That was very big in the days before there was an internet. Back in the 1960s SIU was ranked among the most highly rated “party schools” in the Midwest.


  56. - Oswego Willy - Tuesday, May 22, 18 @ 2:33 pm:

    ===For how many years years has WIU been losing students?===

    Use the google, - Ron -


  57. - Flapdoodle - Tuesday, May 22, 18 @ 2:40 pm:

    More unfortunate news from WIU — The search for a new provost (#2 administrator) has been officially declared failed, with no one quite knowing what happens next. Hardly a surprise in current circumstances, which itself is not good.

    And the latest projections have WIU will be unable to meet payroll sometime between September and November 2019. Unclear if this is with current payroll or is adjusted for possible layoffs and/or reductions. This per recent presentation to Trustees.


  58. - Ron - Tuesday, May 22, 18 @ 2:45 pm:

    I can only find the last 10 years of enrollment for WIU, all declining. Has it been losing students for more than a decade?


  59. - Oswego Willy - Tuesday, May 22, 18 @ 2:47 pm:

    ===Has it been losing students for more than a decade?===

    Again, - Ron -, we’re not your google.


  60. - Anonymous - Tuesday, May 22, 18 @ 2:57 pm:

    It’s usually the people who tout their college degrees who trash others’. In other words, I got mine. You don’t need what I got. Not comparing WIU to Dartmouth, but I’ve noticed that some of the most accomplished, educated people would rather die than give any credit to the fact that someone, somewhere got them where they are. Just sayin. I’m talking Rauner for example.


  61. - Trapped in the 'burbs - Tuesday, May 22, 18 @ 3:26 pm:

    It’s pretty simple. My son got offered a lot of money from Michigan State and Oregon. He didn’t apply to any Illinois schools. He’s graduating from University of Oregon next month, in four years with zero debt. Yes, we paid a lot of money but not as much as we would have if he want to University of Illinois. Michigan State offered a little more money, but he liked Oregon. No Illinois state schools were ever considered. Only one of his friends went to an Illinois state university. That’s not going to change overnight. The damage done to higher education in Illinois is catastrophic. This is Rauner’s legacy.


  62. - Trapped in the 'burbs - Tuesday, May 22, 18 @ 3:27 pm:

    *if he went to University of Illinois.

    Sorry for the typo


  63. - Anonymous - Tuesday, May 22, 18 @ 3:44 pm:

    Trapped

    Ditto for my two kids. Both got great merit scholarships out of state. Neither came back to Illinois to work. I thought Rauner was so worried about out migration. He’s helping drive young talent out. And mighty proud of it too!


  64. - Ron - Tuesday, May 22, 18 @ 4:08 pm:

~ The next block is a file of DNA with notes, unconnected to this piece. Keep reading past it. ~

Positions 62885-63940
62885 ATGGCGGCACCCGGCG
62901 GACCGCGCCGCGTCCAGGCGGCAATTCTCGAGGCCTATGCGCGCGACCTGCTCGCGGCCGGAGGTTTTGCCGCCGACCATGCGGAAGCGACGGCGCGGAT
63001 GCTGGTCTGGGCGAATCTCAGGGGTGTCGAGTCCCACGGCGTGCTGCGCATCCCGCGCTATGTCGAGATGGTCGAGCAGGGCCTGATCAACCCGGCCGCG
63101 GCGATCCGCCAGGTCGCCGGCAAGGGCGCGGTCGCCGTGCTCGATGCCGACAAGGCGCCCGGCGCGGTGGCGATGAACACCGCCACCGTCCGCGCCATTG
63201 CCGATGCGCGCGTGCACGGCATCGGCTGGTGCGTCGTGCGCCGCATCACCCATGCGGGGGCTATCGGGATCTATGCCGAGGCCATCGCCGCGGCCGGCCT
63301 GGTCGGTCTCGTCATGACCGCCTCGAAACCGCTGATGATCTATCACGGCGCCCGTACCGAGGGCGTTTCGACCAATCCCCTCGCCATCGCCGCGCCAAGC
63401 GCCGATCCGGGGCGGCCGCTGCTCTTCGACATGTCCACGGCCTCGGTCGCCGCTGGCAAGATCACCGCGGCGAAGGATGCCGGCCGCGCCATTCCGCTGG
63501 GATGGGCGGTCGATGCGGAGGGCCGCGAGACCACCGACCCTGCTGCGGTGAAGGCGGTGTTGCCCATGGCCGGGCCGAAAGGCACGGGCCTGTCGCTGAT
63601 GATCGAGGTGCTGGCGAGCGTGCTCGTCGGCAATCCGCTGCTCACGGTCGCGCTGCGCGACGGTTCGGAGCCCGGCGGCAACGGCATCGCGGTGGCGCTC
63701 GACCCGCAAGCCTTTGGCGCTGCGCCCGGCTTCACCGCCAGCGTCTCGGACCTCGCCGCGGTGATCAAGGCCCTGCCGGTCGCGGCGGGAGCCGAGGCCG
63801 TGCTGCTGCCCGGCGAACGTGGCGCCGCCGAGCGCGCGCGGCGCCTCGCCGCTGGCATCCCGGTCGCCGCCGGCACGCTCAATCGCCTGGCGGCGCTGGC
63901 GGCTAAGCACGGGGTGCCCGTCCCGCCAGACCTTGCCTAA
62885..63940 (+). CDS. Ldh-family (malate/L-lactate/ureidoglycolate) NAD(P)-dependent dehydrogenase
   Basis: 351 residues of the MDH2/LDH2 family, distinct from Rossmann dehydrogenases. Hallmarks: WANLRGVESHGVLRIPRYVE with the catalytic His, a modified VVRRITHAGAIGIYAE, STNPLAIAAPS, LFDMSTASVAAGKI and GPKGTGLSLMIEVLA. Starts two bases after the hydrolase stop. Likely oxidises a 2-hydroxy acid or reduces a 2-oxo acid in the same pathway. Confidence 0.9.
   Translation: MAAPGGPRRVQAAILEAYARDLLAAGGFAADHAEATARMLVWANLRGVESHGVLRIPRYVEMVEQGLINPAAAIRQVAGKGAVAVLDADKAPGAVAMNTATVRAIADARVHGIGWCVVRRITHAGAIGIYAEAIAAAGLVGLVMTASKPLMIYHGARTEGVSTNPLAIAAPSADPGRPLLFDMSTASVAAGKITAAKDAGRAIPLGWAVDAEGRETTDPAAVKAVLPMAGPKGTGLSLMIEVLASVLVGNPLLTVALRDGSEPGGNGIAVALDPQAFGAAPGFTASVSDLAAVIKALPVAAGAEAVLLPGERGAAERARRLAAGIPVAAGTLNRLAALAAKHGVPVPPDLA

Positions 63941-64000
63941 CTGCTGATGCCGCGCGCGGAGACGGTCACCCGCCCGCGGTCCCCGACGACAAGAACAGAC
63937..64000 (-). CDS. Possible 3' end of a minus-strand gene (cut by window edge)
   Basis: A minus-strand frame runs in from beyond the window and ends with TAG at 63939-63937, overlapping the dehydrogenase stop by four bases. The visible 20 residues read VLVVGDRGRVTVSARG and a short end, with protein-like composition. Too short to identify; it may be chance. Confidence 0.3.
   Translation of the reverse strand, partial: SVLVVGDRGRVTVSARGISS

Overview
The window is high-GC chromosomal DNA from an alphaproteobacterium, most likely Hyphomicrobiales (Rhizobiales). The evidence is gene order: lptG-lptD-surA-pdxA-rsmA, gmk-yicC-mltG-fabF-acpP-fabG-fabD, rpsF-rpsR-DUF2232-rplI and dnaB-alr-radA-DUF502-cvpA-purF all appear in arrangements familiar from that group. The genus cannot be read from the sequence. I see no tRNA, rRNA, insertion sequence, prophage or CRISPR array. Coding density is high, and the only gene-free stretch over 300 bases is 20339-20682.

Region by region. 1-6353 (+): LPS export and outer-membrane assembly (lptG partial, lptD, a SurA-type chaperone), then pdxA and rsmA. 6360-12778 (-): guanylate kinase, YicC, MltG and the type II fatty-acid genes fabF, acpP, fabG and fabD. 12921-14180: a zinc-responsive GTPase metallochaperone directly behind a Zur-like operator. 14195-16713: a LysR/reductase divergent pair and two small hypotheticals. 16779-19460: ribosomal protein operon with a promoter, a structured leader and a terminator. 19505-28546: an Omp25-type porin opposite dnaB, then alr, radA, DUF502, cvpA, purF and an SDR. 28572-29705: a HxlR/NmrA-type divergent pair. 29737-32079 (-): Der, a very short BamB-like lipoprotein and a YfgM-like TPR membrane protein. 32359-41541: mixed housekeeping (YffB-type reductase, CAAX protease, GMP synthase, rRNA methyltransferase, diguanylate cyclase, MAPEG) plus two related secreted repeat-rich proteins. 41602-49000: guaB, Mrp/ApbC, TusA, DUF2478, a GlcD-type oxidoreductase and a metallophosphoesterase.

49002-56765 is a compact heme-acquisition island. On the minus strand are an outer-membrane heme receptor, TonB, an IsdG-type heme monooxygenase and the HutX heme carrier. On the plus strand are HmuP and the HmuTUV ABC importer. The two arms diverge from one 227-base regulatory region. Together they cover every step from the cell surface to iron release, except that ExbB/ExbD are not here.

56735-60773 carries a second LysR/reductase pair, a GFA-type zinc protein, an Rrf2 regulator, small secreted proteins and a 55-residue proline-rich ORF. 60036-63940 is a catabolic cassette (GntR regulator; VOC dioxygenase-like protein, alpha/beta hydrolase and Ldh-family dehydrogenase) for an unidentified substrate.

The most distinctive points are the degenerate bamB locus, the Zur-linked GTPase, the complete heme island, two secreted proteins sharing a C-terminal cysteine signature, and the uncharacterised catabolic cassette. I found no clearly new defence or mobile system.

Chicago has no problem attracting well educated young people. They come from all over the country. And world.


  65. - Oswego Willy - Tuesday, May 22, 18 @ 4:10 pm:

    ===Chicago has no problem attracting well educated young people. They come from all over the country. And world.===

    … and yet, Rauner and Rahm both know to attract companies like Amazon, there needs to be showcase higher education to attract big business.

    You know this, we’ve discussed this. Often.

    Hopefully you won’t be spamming your drive-by silliness, and my responses remind you, your drive-bys are tiring.

    Please add to the discussion.


  66. - Enough Already - Tuesday, May 22, 18 @ 4:15 pm:

    ===Has it been losing students for more than a decade?===

    Yes. The last year in which WIU saw an increase in enrollment from one Fall semester to the next was 2006.

    Between Fall 2006 and Fall 2015 the institution’s total enrollment (headcount) declined from 13,602 to 11,094 (-18.43%) even as its appropriated budget from the state rose (in inflation adjusted dollars) by approximately 8-9%.

    Between Fall 2015 and this past Fall 2017, WIU’s enrollment decreased an additional -14.89% - from 11,094 to 9,441 - resulting in a total loss of -30.59% over the last eleven years.

    Has the Rauner administration exacerbated WIU’s collapse? Yes, it has. Is the Rauner administrations solely to blame for WIU’s collapse? No, it is not.

    The place was a flaming dumpster fire long before Rauner took office. He simply poured gasoline on it.


  67. - Oswego Willy - Tuesday, May 22, 18 @ 4:18 pm:

    ===Is the Rauner administrations solely to blame for WIU’s collapse? No, it is not.===

    You fund something at a level of zero, you want it eliminated.

    Keep up.

    Saying “was it before… “, you are aiding the Rauner plan to close state universities.

    Since the 1850’s not a single governor funded higher ed at a level of… zero.


  68. - Anonymous - Tuesday, May 22, 18 @ 4:18 pm:

    ==Chicago has no problem attracting well educated young people==

    And wouldn’t it be great if top notch ILlinois students, educated in Illinois could afford to partake of our state universities? Instead, we offer them to out of staters/international